1. Christians are enamored by celebrities. The list serves to confirm what we already knew here, but it’s worth pointing out again. The top seller and at least one other book (#8) sold largely because the author(s) were well-known in the broader culture before they wrote their “Christian book.” And I would argue that Priscilla Shirer’s role in the movie War Room had more to do with her book sales than the content of her book. The books may be fantastic and filled with quality, biblical instruction and encouragement so please don’t hear me criticizing the books necessarily. My point is that these books sell because of the buyer’s judgment of the person on the cover.

 

  1. “Christian readers” are more concerned with self-help than serious reading. Even if we account for millions of non-Christian readers who buy books in this genre because of personal interest and a desire for self-help solutions, the list is telling. On the whole, the books are written for a man-centered audience and not a God-centered one. 

 

  1. Women read more “Christian books” than men. First of all, this statement has nothing to do with the authors’ gender. A majority of the books appeal to women more than men, and some even appeal exclusively and directly to women.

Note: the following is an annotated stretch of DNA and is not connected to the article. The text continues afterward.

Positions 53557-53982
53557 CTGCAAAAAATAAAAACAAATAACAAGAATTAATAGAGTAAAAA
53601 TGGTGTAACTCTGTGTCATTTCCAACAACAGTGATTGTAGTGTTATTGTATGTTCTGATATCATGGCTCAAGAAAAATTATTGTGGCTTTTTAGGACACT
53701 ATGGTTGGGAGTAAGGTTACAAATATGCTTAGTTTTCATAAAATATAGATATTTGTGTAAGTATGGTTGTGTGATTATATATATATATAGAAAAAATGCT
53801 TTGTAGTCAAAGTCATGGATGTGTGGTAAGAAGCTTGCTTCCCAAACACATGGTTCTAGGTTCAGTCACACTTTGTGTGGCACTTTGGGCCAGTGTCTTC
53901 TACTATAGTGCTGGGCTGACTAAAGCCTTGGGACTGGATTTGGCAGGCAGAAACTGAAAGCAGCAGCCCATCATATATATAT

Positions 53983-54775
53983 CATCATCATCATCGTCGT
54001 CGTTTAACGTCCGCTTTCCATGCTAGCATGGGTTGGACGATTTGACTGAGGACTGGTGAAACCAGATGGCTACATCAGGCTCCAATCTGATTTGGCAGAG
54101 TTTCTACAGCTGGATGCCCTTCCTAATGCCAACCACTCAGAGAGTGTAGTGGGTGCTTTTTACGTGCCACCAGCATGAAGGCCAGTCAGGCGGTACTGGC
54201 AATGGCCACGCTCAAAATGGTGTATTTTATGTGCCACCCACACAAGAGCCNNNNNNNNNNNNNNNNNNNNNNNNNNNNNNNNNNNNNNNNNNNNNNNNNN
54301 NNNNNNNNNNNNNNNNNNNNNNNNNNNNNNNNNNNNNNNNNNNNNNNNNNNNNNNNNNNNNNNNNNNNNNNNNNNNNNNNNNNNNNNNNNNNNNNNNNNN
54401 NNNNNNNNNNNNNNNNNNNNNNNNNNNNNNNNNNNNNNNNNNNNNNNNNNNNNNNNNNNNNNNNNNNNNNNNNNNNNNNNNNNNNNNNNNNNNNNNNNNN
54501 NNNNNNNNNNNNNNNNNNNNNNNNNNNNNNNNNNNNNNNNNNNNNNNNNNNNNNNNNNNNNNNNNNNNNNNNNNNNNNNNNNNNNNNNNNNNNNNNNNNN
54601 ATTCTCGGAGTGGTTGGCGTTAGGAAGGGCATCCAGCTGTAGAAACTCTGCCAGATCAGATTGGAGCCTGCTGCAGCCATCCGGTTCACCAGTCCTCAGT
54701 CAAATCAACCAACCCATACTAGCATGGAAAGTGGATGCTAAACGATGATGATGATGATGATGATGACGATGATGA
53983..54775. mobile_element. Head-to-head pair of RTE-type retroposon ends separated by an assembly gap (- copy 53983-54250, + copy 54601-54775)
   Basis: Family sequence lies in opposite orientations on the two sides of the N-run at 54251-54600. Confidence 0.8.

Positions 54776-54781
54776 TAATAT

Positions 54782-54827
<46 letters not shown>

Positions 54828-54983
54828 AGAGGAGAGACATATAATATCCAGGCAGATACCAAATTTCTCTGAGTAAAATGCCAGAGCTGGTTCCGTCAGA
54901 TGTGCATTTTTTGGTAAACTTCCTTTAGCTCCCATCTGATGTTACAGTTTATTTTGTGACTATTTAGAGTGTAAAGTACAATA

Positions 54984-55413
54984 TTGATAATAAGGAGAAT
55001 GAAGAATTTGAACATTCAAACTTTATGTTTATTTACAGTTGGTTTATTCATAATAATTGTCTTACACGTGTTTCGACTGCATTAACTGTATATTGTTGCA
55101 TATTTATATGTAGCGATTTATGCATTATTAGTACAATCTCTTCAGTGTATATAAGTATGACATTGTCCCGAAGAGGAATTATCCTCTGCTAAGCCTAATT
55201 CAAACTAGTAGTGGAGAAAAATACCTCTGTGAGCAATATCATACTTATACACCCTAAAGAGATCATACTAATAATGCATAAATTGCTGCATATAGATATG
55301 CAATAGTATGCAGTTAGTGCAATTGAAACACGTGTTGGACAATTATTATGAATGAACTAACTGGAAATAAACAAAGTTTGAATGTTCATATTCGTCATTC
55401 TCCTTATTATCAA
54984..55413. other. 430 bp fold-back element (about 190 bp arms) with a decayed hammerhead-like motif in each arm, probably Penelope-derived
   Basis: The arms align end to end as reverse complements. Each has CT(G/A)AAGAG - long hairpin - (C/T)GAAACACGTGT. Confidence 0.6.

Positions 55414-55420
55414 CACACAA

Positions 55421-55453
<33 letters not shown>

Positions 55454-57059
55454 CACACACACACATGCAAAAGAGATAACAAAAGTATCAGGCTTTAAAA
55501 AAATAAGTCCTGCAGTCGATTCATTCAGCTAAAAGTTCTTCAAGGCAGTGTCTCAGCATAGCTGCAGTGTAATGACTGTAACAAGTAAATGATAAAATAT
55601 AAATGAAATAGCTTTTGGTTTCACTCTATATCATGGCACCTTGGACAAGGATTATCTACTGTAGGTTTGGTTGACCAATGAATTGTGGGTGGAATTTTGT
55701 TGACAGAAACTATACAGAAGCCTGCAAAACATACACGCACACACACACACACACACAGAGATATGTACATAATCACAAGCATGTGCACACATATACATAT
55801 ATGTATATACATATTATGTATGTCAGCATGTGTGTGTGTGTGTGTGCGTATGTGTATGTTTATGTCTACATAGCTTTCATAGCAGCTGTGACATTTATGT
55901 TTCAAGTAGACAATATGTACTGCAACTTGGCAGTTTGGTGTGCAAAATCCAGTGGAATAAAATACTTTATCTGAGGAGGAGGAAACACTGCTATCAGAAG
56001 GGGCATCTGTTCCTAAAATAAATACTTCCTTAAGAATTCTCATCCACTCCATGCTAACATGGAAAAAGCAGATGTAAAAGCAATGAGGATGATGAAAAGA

1. Christians love to color! Honestly, how does this type of book get on the list? Isn’t there a separate category for activities books? But seriously, this proves that the category called “Christian books” is too broad because a set of activity sheets with Bible verses is not Christian literature. On a related note, perhaps we should add coloring pages to the weekly church bulletin.

 

  1. The Christian section at major bookstores is not a reliable place to select a book. If the name of the game in retail is to sell stuff, then bookstores survive by selling books. While a component of good retail business will direct the buyer, it is mostly reactionary. Thus, they stock the shelves with what sells. They will likely have some good stuff mixed in, but their primary goal will be to carry what’s popular without regard for whether it’s orthodox.